Kuwait’s Air Force is sticking to plans to purchase Boeing’s F-18 Super Hornet to replace ageing fighter jets, despite a lengthy congressional approval process in Washington that has frustrated industry players.
“The Super Hornet is one of the best solutions for us,” Abdullah Al Foudary, commander of the Kuwait Air Force, said on the sidelines of last week’s Bahrain International Airshow.
“We have the legacy F-18s that we have to find a solution for in 2030-2040,” he added.
US industry executives and military officials have grown increasingly concerned about delays in approving the sale of 28 Boeing F/A-18E/F fighter jets to Kuwait, a deal valued at around $3 billion.
The fighter planes are of increasing importance to Kuwait amid rising regional tensions between Saudi Arabia and Iran, after an attack on the Saudi Embassy in Tehran by protestors angry over the execution of a Saudi Shi’ite cleric.
Kuwait, an ally of Saudi Arabia, is also part of the Saudi-led coalition against Yemen and is primarily supporting that effort with its Air Force and F/A-18s.
Al Foudary said the Air Force would play the most important role in addressing regional threats.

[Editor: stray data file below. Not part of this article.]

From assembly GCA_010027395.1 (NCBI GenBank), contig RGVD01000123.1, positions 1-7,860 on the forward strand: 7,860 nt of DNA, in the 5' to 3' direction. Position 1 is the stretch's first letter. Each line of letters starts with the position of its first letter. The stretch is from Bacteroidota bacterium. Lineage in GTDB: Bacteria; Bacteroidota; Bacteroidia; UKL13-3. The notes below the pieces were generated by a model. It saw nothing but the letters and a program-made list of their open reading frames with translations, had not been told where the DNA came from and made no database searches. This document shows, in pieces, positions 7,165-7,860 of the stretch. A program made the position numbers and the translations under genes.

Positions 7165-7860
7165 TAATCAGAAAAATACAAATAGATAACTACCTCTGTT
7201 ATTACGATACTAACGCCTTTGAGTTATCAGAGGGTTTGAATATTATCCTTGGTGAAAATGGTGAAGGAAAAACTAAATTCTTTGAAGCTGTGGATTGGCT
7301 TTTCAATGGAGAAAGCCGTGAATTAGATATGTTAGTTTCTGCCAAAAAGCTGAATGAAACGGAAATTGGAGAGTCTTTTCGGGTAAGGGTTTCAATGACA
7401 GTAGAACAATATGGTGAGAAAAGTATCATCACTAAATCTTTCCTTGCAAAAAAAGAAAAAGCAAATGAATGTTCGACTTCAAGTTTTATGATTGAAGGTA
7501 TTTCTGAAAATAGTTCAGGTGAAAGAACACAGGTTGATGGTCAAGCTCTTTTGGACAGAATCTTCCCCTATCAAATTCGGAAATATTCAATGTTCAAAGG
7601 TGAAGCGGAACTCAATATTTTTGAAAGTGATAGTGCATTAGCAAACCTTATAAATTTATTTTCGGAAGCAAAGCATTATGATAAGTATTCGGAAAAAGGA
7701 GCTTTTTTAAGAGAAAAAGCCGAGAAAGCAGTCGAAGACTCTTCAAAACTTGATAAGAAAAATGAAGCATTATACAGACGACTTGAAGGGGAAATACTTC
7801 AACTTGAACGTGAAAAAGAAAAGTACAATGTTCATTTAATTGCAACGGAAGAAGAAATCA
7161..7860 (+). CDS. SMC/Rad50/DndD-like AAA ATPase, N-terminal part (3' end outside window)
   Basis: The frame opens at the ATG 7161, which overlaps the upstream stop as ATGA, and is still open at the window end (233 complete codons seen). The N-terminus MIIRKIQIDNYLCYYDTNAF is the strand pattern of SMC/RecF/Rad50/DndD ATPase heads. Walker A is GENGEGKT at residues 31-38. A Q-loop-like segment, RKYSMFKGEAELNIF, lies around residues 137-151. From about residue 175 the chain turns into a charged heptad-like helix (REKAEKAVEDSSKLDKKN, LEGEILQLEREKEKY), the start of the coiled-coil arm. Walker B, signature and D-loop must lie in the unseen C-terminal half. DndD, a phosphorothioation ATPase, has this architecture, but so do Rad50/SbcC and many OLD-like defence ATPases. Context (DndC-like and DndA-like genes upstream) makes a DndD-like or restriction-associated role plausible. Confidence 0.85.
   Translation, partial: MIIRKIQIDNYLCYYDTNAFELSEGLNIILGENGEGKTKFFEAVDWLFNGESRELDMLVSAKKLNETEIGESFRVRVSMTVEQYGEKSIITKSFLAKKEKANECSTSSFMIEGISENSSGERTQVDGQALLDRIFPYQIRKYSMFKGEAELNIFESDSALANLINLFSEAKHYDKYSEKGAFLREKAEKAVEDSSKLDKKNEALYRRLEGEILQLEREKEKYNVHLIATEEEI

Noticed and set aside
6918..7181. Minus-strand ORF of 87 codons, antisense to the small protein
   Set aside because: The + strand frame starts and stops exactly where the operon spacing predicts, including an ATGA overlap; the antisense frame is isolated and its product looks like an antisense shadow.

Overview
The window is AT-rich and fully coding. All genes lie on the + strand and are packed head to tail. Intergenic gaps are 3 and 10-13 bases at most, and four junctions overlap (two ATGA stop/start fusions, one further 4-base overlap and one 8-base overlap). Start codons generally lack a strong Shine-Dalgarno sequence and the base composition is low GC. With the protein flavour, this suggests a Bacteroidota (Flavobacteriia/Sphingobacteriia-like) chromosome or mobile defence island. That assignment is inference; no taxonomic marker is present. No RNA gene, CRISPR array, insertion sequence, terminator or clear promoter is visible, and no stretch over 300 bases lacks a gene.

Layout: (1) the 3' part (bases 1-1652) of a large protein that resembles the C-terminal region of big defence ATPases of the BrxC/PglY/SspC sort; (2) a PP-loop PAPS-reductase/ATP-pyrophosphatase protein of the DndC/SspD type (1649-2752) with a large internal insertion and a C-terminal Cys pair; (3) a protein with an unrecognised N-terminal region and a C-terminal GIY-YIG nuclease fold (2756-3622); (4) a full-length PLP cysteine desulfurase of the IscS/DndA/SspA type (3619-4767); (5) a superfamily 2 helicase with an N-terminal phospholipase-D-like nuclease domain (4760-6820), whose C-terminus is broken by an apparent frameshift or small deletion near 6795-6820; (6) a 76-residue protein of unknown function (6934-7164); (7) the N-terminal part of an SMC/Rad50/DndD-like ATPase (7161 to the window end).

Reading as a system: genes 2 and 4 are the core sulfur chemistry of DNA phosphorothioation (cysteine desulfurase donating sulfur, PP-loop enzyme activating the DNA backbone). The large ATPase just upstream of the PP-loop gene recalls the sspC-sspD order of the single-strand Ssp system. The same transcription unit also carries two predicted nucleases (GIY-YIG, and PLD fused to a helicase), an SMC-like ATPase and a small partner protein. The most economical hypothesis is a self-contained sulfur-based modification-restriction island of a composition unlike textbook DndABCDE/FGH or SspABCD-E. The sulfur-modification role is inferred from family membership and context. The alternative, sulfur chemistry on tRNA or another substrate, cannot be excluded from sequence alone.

“We have to set up priorities and buy new capabilities so we can cope in this situation,” he said.
Boeing must decide in coming weeks whether to start building the jets using its own funding to ensure that materials that take years to procure are on hand when needed.
The company is likely to make that investment as a bridge to additional US Navy orders expected in fiscal 2018, according to a source familiar with the issue.
The company is anxiously awaiting the release of the Pentagon’s fiscal 2017 budget plan on February 9 to see if the Navy orders even a few jets in fiscal 2017, potentially through a separate war-spending supplement.
US Navy Secretary Ray Mabus recently said that foreign military sales helped ensure continued production of US weapons systems, such as the Boeing Co F/A-18E/F fighter jet, and also helped the US military and its allies work seamlessly in joint military operations.
But Mabus called for continued efforts to accelerate what he described as a slow and “torturous” approval process for military sales to foreign customers.